“On January 10, 2000, the [petitioner] voluntarily went to the police station for questioning. Prior to being questioned by Detective Steven DiBella and Detective William Long, the [petitioner] signed an acknowledgment form indicating that he had been advised of his Miranda rights.3 Initially, the [petitioner] insisted that he did not know A, but later admitted that she was a former tenant. He also stated that he had never baby-sat the victim. DiBella testified that on further questioning, the [petitioner] confessed that he had been untruthful in his first statement because he did not want his wife to find out about his extramarital affair with A.
“In his second written statement, the [petitioner] admitted that he and A had had a sexual affair and that he had baby-sat the victim on the night in question. He also wrote that the victim took her clothes off and started to ‘play with herself.’ DiBella then told the [petitioner] that his version of the incident was not credible because the victim wore a buckled overalls outfit.
“The [petitioner] then decided to give a third written statement. In that statement, the [petitioner] confessed that he had removed the victim's clothes and diaper, and accidentally penetrated her vagina with his finger to see how it felt. He also wrote that when he finished the sexual assault, he put powder on the victim's genital area and put her diaper back on.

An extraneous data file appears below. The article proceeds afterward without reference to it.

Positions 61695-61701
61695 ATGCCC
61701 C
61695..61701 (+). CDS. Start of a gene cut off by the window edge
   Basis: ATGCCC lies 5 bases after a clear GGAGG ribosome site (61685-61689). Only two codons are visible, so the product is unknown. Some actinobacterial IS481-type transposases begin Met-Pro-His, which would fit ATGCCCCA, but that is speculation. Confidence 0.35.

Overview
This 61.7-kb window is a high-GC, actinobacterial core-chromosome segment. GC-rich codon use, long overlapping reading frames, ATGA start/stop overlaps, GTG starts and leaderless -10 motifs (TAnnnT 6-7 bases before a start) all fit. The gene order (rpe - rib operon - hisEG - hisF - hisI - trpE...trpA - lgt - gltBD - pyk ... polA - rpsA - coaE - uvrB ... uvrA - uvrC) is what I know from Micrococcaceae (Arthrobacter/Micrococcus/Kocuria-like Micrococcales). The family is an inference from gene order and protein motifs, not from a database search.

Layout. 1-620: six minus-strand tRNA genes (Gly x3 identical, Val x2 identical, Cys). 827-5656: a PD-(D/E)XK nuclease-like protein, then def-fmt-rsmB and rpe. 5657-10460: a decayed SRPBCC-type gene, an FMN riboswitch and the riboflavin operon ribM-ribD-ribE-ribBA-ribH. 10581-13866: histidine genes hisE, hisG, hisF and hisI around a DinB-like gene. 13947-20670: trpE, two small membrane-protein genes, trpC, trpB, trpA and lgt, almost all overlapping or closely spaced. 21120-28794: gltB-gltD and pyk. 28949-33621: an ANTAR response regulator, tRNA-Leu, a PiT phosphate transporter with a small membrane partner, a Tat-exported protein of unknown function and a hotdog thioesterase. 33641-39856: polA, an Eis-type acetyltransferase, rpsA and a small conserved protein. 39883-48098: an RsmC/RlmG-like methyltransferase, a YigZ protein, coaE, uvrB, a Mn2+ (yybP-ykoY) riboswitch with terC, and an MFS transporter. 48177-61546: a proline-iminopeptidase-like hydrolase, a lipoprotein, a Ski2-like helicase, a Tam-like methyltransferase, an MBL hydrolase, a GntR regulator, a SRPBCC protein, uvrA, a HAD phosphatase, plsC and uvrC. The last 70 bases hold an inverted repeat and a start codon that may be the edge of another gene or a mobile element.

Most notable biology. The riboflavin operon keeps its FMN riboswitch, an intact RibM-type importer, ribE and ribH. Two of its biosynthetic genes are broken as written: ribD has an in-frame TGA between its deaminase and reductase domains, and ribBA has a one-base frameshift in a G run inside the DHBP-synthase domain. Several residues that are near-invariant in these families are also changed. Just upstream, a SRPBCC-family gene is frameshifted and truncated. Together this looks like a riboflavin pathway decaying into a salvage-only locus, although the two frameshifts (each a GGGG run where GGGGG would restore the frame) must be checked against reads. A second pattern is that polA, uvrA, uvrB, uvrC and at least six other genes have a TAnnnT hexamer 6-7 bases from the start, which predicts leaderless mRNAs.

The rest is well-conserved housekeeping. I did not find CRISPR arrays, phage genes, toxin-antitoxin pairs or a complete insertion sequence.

“The following day, the [petitioner] returned to the police station to give another statement. In that statement, he stated that A had used his daughter's social security number to get her job at the department store. At trial, the [petitioner] recanted the sworn statements he had made on January 10, 2000, testifying that he did not know A and that he never baby-sat the victim or touched her.” State v. Harvey, supra, 77 Conn.App. at 227-29, 822 A.2d 360. After his trial concluded, the petitioner was convicted and sentenced as previously stated.
On August 30, 2004, the petitioner filed an amended petition for a writ of habeas corpus alleging that his confinement was unlawful because his trial counsel had provided ineffective assistance in a number of ways. Pertinent to this appeal, he claimed that counsel was ineffective in failing to file a motion to suppress his January 10, 2000 statements to the police because those statements were not made in a voluntary manner.
On March 10, 2005, a hearing was held on the petition, at which the petitioner and his trial counsel, David Griffin, testified. The transcript of the petitioner's trial, his handwritten statements to the police and his signed Miranda waiver were submitted as evidence.
At the habeas hearing, the petitioner testified that after being contacted by the police, he made an appointment to speak with them at the police station. Upon arriving, he was taken to a small room on an upper floor that contained a table, chairs and some toys. He was accompanied by Detectives DiBella and Long. He was asked whether he wanted food or drink and was permitted to use the restroom.